New Year Sale: Used performance car bargains
Now that Christmas has come and gone there's only one thing on everyone's mind - bargains. With the VAT rise looming large on the horizon the sales season is crazier than ever, and the car market is no exception.
There are plenty of deals to made on the dealership forecourts of course, but if you really overspent over the festive period you might not want to dig that deep to find something special. It's in that spirit that we've assembled a list of the top ten performance bargains for the New Year. Happy hunting.
Click below to see the list.
£1000 – Toyota MR2 (Mk1)
Some would argue that this list should be started with Mazda's elfin MX-5, but given the current weather conditions we'd take Toyota's origami inspired MR2. The original car has the kind of Eighties kerbweight which every manufacturer now yearns to replicate. Combined with a spiky 128bhp 1.6-litre twin-cam engine and responsive rear-wheel drive handling the MR2 was, and is, a great drivers' car. But be warned though – the little Toyota rusts like seaside pier.
£2000 – Peugeot 306 GTI-6
The 306 GTI-6 might live in the shadow of Peugeot's staggeringly good 205 GTI, but the car has more than enough talent to appeal to the enthusiastic bargain basement shopper. Handsome and fast, the 306 was the first hot hatch to receive a six-speed manual gearbox, but the real pleasure was in the handling which managed to be balanced, compliant and rewarding all at the same time. Lift-off oversteer can still be provoked if you're not concerned about the prospect of dumping your £2k into a ditch.
£3000 – Renaultsport Clio 182
Whisper it quietly, but the 182 Cup might actually be the best hot Clio Renault ever built. Realising they were on to something with the 172, the manufacturer tweaked the suspension to make the diminutive hatchback even more sure-footed and teased an extra 10bhp from that superb 2.0-litre engine. There were also much needed improvements made to the interior, making the car more bearable to live with. Refinement is still an issue, but you'll struggle to go quicker for less.
£4000 – Honda Integra Type R
Thanks to two generations of the Civic Type R, everyone raves about the advantages of Honda's VTEC engines, but the 2.0-litre lump found in the hatchback is a pussycat compared to the heavily modified 1.8-litre twin-cam unit the manufacturer slipped into the Integra. Thanks to the lack of sound deadening necessitated by the Type R's lightweight ethos every journey is a high-revving sonic experience of the highest order. Oh and its mated to one of the best front-wheel drive chassis ever built. Not for the faint hearted.
£5000 – Seat Leon Cupra R
If the Honda is an enthusiasts only car, the Leon Cupra R is a performance option which can be enjoyed by everyone. We've always had a soft spot for Seat's five-door interpretation of the VW Golf, and with this generation of Cupra they had a car which combined practicality with 221bhp pace. It wasn't difficult to live with either. Decent refinement and a reasonable ride makes the car a more than respectable choice for young families. If you've got your sensible hat on after Christmas, this could be the car you're looking for.
£6000 – Alfa Romeo 147 GTA
If you can't locate your sensible hat after the New Year festivities, this could well be the car for you. We'll freely admit the 147 is not the best handling car here – epic torque steer puts paid to that – but the 3.2-litre V6 engine beneath the bonnet is so good just recalling its sonorous presence is enough to reduce us to tears. Its massively fast in a straight line too, but it drinks and handles like cruise ship in high seas. If you primarily buy a car to look at and listen to, this is the one for you.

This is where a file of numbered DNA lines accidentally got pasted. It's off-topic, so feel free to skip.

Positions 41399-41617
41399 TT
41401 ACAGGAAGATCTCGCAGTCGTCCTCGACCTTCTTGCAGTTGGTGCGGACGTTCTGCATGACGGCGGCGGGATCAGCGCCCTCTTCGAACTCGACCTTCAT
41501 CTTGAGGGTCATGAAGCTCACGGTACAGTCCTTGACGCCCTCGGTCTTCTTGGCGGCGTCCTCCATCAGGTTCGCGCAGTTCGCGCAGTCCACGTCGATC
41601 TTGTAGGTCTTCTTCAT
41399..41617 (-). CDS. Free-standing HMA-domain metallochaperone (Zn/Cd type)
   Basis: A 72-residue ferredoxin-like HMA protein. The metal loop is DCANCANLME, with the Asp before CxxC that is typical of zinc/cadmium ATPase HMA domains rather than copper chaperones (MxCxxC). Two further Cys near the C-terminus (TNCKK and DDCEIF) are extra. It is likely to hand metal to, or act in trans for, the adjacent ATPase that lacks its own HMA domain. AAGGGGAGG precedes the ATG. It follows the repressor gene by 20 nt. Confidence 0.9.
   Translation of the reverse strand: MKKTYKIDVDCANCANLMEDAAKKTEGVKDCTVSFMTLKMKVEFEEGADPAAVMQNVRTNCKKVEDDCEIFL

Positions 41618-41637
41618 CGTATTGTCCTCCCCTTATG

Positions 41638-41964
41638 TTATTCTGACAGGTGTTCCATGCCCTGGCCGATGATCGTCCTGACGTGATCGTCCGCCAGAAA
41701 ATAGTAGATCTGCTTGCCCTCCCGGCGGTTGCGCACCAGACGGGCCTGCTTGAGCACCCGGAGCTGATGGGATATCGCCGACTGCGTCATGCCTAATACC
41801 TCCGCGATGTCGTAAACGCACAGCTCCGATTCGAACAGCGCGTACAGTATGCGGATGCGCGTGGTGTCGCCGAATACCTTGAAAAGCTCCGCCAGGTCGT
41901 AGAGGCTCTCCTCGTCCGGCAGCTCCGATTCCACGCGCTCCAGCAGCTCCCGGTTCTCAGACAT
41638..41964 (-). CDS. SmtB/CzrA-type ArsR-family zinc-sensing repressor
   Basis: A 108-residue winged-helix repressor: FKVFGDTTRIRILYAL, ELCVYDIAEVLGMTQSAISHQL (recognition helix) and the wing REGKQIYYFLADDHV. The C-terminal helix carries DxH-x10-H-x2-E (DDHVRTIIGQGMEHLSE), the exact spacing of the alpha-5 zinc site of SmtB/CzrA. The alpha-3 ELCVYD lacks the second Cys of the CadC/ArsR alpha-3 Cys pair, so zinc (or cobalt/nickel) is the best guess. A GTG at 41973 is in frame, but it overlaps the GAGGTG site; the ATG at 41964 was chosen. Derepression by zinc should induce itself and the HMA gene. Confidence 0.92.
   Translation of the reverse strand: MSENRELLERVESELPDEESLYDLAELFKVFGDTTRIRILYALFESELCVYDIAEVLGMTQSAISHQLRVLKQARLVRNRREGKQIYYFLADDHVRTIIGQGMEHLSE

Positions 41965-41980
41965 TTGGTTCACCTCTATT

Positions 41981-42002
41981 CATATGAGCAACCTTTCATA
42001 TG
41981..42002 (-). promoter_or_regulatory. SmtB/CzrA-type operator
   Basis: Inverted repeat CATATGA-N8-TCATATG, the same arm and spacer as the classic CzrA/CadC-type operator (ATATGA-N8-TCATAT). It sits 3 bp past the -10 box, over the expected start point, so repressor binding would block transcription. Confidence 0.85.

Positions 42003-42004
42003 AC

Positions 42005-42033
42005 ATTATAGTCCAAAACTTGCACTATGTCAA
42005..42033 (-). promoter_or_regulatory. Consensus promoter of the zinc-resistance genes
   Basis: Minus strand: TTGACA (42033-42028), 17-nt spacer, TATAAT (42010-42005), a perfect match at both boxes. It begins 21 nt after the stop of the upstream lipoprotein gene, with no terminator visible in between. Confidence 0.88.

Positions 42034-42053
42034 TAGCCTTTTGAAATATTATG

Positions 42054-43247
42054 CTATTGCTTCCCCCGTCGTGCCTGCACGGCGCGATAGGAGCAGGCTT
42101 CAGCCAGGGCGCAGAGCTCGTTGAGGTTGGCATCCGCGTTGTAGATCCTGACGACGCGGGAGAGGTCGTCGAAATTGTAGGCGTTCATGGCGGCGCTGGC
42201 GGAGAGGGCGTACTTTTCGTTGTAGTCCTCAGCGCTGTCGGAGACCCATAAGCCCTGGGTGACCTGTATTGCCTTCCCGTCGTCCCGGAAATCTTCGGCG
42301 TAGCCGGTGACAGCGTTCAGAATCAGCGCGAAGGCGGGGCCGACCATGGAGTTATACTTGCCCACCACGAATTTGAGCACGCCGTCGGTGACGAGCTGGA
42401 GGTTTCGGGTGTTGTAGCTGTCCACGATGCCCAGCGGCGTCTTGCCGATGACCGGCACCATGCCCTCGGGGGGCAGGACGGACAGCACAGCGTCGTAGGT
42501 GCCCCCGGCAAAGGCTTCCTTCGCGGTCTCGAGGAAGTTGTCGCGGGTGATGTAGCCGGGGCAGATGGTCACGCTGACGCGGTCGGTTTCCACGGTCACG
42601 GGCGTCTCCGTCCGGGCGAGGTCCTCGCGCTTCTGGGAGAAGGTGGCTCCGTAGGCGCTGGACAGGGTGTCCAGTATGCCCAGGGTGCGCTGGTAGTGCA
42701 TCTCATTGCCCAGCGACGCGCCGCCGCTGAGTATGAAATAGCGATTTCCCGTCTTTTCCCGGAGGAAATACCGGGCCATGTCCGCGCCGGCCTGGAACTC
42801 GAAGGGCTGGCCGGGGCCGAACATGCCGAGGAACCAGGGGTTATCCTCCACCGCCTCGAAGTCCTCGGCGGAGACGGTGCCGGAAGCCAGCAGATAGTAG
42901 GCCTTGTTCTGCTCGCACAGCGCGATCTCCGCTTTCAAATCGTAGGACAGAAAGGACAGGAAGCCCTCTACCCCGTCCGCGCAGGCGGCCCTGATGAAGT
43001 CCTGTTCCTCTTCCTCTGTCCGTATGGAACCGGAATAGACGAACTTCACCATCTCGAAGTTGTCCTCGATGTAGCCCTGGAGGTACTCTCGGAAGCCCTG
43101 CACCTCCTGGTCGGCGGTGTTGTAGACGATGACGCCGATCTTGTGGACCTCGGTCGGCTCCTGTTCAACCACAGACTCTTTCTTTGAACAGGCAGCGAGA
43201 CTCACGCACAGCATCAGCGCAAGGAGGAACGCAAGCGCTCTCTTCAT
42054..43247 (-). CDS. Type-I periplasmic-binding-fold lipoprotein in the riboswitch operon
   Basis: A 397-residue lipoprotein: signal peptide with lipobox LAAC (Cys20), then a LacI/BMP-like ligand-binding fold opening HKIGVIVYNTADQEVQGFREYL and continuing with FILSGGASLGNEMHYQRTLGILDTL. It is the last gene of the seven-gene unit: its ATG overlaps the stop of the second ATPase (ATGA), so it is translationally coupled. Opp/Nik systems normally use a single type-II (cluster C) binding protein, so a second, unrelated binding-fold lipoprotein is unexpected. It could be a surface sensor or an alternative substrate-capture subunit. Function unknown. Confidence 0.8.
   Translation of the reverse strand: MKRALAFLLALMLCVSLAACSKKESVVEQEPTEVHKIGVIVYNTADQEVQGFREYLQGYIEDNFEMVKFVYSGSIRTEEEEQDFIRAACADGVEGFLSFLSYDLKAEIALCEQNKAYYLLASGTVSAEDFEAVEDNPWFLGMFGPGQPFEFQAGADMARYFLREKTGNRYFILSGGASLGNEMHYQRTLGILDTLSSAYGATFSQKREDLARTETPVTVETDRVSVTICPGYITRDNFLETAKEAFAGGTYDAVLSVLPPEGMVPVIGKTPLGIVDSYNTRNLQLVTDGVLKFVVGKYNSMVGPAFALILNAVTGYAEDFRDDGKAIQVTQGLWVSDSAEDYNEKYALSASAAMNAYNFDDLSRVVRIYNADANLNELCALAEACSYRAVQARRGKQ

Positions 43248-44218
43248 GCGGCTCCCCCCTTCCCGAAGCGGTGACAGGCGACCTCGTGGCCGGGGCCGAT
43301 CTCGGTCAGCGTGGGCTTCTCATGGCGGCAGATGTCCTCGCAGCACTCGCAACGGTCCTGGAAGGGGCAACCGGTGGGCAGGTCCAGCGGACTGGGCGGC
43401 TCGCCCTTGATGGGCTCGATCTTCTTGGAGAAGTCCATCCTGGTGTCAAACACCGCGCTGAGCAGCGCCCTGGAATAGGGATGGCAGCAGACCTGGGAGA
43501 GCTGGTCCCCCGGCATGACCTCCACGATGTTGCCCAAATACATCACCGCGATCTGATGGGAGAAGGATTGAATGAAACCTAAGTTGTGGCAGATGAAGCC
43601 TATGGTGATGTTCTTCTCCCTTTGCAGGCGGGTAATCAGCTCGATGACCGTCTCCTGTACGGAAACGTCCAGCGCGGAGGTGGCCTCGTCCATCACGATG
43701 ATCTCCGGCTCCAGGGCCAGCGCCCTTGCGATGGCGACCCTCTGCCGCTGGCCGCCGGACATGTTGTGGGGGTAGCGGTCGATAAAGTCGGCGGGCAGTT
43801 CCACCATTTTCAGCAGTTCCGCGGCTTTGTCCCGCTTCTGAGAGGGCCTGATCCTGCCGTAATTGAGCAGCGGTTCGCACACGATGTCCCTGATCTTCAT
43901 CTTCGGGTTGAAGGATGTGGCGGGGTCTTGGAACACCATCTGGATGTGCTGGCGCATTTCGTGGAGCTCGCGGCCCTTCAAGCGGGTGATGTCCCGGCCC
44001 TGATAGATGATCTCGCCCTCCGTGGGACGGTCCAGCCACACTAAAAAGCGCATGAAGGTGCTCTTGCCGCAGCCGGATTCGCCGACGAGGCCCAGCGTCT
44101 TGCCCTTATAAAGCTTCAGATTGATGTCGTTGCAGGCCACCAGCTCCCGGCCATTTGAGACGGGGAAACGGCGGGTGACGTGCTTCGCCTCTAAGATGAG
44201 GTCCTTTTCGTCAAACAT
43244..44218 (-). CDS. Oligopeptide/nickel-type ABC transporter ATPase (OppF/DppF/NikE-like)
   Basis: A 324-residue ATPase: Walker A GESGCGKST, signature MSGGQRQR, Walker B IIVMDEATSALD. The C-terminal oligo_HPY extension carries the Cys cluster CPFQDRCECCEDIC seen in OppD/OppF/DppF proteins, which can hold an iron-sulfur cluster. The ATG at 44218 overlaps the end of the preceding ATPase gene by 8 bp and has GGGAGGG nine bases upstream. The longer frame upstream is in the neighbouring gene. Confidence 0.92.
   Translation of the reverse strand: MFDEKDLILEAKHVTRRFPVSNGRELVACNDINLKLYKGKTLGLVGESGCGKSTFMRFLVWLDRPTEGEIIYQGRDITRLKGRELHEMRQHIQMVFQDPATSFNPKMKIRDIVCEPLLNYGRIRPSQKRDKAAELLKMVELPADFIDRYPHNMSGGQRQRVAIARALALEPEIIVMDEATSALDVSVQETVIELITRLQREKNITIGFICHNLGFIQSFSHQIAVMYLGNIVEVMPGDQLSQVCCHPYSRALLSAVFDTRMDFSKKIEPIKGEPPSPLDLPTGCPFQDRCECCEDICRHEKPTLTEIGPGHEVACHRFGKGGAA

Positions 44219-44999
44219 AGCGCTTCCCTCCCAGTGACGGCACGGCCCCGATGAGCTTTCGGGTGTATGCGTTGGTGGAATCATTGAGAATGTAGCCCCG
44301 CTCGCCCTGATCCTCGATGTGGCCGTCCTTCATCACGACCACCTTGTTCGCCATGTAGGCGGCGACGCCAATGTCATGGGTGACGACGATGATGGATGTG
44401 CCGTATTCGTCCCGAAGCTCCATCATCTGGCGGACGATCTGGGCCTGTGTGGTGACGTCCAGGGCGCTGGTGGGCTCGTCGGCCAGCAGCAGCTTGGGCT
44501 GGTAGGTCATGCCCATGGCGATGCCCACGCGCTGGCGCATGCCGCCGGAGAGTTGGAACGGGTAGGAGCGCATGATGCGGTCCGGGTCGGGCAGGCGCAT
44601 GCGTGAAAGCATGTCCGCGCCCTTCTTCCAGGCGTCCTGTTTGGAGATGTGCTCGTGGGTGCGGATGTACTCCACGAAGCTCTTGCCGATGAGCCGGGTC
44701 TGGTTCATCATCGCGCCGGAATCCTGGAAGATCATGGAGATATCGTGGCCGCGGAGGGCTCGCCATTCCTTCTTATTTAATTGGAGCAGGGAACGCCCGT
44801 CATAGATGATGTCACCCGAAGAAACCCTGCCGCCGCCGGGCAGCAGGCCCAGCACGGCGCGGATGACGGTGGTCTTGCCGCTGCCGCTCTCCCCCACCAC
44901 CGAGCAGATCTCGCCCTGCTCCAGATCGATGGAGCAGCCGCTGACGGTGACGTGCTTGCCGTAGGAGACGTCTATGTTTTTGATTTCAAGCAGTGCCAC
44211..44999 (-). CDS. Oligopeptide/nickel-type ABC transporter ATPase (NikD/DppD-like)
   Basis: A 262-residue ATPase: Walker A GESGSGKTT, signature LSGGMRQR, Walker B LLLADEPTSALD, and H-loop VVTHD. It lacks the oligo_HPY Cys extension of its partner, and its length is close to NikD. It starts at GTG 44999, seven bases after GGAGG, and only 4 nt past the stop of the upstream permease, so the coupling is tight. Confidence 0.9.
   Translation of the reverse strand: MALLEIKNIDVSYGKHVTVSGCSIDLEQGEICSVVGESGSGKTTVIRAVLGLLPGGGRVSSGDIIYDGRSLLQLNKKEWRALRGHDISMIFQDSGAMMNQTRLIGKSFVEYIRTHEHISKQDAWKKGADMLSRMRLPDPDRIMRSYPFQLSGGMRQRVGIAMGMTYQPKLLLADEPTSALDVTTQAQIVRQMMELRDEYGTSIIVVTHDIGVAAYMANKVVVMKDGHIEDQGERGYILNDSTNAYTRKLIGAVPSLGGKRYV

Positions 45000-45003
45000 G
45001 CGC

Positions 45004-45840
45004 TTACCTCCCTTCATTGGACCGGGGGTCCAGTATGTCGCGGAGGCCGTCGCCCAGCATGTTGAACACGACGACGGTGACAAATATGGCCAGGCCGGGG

£7000 – Mitsubishi Lancer Evo VII
If, however, you buy a car to go round corners then look no further than the four-wheel drive grunt of Mitsubishi's seemingly endless line of Evolutions. We've highlighted the seventh version here, but in truth you'll get the same insane roller coaster ride from any of Mitsubishi's souped up Lancers. The formula doesn't change much – a 2.0-litre turbocharged engine, budget interior and the kind of handling you'd normally associate with a WRC car. The Lancer is so capable it's probably one of the cheapest and quickest ways of losing your license.
£8000 – Lotus Elise (Mk1)
With Lotus pushing Colin Chapman's lightweight ethos to the side as it blunders into a new decade with its corporate chest thrust out, it's easy to forget that just 15 years ago they launched one of the finest sports cars ever made. The mid-engined Elise was a revelation – a tantalising mix of handling prowess, technical innovation and naked speed, the car cornered like a race car, but rode with the comfort of a GT. Snap one up while you can – we're unlikely to see its like again.
£9000 – Ford Focus RS (Mk1)
Ford's mega hatch has finally slipped below £10k. Rejoice. The naysayers will tell you the 2.5-litre ST is actually a better buy, but if you're a true fan of fast Ford's the pull of the RS badge is likely to prove too much to resist. And with good reason too. The manufacturer might not have perfected its Quaife limited slip differential at first go, but the original Focus RS still offers the kind of grip previously unheard of in a front-wheel drive car. It's also very good looking and surprisingly rare.
£10,000 – BMW M3 (E46)
There are more plenty of options around if you've got our biggest budget to play with, but you'll struggle to do much better than BMW's last straight-six M3. An almost seamless blend of supple comfort and hardcore edge, the superheated 3-Series succeeded in revitalising the brand and reminding people that no one else built sports coupes like BMW. In terms of finish and refinement it easily tops this list, and its undeniable talent is likely to make the hardiest scrooge greet the New Year with a grin.